Music and politics combine to form a potent mix. Art in its exclusive pursuit, can arguably avoid making a political statement; but it can also shine a bitingly harsh light on political themes, thus bringing them close to home through personal acts of dramatisation. Manifest Destiny 2011 proudly does the latter.

Over the course of its three acts, Librettist Dic Edwards and Composer and Musical Director Keith Burstein package the Israel-Palestine conflict and ongoing ‘War on Terror’ into the actions of five people. We are told that this is a re-working of the Romeo and Juliet tale, but if it is, it’s a uniquely contemporary and political one. The protagonists are Jewish composer Daniel and his muse Leila, who is both an Arabian suicide-bomber and his librettist. Leila and her lover Mohammed become radicalised but choose to seek peaceful resolution at the last moment. However, they find themselves fatally separated by a bitter and crass vengeance campaign by the American CIA and the US President, who use Middle-Eastern activists to justify an interventionist policy which masks a ‘resources’ protection agenda. Mostly, it’s a very one-way political statement; but the discovery of Leila’s poems for Daniel when she finally takes her own life acts as a symbolic union between peoples that seems far removed from politics.

This is only the third staging of Manifest Destiny, written in 2003 in the aftermath of the World Trade Center attacks on September 11th 2001. It is telling that, as we approach the tenth anniversary of those historic events, Leila’s incarceration in Camp X ray is no longer shocking; so normal have uncomfortable reports or rumours about the manner of military operations in the name of the War on Terror become. The opera is now unlikely to provoke the same level of controversy it did in its early life, despite being located on the extreme political left wing. The CIA and USA are continually portrayed as stupid, greedy and treacherous whilst the Middle Eastern characters are romanticised as spiritual and ideological warriors. The subject matter is still poignant and sometimes ubiquitous. People abuse less powerful people, the motives behind Western intervention in Arab countries are questioned, races and even lovers struggle to triumph over deep-seated ideological differences.

Director Valentina Ceschi immediately hooks the audience’s emotions with a black set dotted with single ‘floating’ flowers. The audience see themselves and then Leila’s face projected onto a white screen stretched across the musicians’ corner, particularly. Camcorders are used for this, showing how involved in events the audience are, as we are in war through the media.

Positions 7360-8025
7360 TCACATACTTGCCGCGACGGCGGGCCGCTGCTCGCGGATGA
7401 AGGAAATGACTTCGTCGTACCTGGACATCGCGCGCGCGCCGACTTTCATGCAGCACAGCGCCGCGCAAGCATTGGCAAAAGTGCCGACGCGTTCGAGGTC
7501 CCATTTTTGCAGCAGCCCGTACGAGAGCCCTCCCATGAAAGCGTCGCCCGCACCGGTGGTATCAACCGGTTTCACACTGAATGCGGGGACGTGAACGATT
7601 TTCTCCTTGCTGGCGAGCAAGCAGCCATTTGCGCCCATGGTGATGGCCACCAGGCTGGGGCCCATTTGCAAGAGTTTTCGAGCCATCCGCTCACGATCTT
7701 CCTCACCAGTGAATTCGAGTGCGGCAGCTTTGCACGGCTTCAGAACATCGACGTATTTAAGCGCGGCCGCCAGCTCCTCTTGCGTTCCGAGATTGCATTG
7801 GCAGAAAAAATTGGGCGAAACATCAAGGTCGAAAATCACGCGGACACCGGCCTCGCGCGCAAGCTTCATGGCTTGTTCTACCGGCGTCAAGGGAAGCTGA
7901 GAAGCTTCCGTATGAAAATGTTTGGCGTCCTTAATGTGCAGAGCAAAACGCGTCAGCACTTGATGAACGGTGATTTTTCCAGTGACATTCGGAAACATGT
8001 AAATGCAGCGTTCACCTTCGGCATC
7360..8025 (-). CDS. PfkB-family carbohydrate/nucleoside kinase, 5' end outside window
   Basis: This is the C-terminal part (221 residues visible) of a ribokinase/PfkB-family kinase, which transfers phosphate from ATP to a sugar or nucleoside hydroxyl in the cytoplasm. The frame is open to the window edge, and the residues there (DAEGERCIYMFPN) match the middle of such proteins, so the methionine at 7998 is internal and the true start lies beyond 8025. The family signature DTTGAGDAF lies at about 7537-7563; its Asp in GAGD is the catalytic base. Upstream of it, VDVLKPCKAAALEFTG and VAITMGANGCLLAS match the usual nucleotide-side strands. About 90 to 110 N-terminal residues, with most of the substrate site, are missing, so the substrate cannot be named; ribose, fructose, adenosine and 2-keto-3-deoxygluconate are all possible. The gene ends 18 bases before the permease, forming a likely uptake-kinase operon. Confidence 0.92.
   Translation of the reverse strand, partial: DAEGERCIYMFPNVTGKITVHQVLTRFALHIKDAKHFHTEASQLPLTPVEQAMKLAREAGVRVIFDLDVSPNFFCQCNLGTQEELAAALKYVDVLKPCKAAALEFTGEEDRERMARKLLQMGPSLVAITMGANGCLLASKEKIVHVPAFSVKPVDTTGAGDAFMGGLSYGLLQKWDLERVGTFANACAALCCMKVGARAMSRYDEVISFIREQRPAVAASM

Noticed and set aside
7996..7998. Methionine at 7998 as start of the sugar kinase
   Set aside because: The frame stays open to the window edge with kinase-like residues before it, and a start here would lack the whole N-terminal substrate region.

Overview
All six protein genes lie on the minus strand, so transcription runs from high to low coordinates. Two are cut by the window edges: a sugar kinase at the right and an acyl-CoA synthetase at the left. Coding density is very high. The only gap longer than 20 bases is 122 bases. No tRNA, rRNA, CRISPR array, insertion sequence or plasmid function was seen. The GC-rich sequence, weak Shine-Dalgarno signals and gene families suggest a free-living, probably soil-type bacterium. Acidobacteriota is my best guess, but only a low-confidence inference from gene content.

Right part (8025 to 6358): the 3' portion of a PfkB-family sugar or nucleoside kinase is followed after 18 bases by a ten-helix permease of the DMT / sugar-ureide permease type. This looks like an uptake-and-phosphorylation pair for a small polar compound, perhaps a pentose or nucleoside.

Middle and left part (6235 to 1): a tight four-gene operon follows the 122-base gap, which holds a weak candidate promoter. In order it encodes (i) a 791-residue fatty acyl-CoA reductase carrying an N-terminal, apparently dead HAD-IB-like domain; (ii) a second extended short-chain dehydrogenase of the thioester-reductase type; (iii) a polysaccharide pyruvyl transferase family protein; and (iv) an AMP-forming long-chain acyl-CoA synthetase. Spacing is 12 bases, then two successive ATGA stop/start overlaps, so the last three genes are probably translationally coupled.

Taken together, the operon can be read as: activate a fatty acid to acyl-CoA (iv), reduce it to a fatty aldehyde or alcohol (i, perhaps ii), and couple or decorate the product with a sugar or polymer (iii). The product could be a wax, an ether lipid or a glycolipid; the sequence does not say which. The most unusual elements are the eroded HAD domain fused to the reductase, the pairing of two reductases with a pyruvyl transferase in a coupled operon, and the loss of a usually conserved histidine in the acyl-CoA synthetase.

But the libretto is raw and clunky, even cartoonish in its literal narrations of actions. ‘I will go to Afghanistan’, proclaims a bitter and confused Leila; Mohammed soon replies ‘I will follow you to Afghanistan’. If there were a few shuffles of embarrassment at this, the CIA Director’s rant (he comes complete with Dick Cheney sneer) about ‘rescuing resources’ aroused yet more cringes. Why did he victimise Arab nations? His response, ‘9/11 – what does it matter?’; an unwieldly way of expressing the notion that oil could have motivated the invasion of Iraq and Afghanistan.

The trouble with this piece is that its inversion of the post-9/11 story is now so different to most people’s interpretation that it is hard to know how to react. Any real conspiracy theory content is not strong enough, and weakened by the humorous portrayal of America. It’s most natural just to settle for enjoying the dramatic value of the hyperbolic characterisations. David Menzes, fresh from OperaUpClose’s Turn of the Screw is well-suited to his role as Daniel. Convincingly angst-ridden and blindly hysterical, he is poles apart from the absurd CIA Director, (Tom Kennedy), but the two were the most stable musical elements.

Otherwise, the ravishing harmonies and tense orchestration of the score were met with mixed singing performances. Katrina Walters as the US President sung as if she was in a Wagner opera and acted like a pared-down Anna Nicole. Her voluptuous voice out-powered Dario Dugandzic and Emma Pettermerides, both of whom sung with occasional beauty but were nervous in their higher registers. All credit to Pettermerides however, for tackling an especially challenging, occasionally stratospherically high Soprano part as Leila.

The ensemble – Violin, Viola, Clarinet and Cello – had their better and worse moments of intonation, sounding scratchy in the close acoustic, but they brought out the powerful depths of Keith Burstein’s score with the dignity and sensitivitiy it deserves.

There are some very touching moments, and indeed performances, in Manifest Destiny 2011. It improves as it progresses too, leaving the most spellbinding atmosphere of desperation until the final Act. Its clumsy libretto and the unhappy bedfellows of farce and human conflict drama however, ultimately leave the audience wondering whether to indulge in satirical laughter at the villains of the piece or feel ashamed in sympathy with their young, feisty victims. And I doubt many who see this production will see the relevance of the Romeo and Juliet story to 9/11 without prior explanation.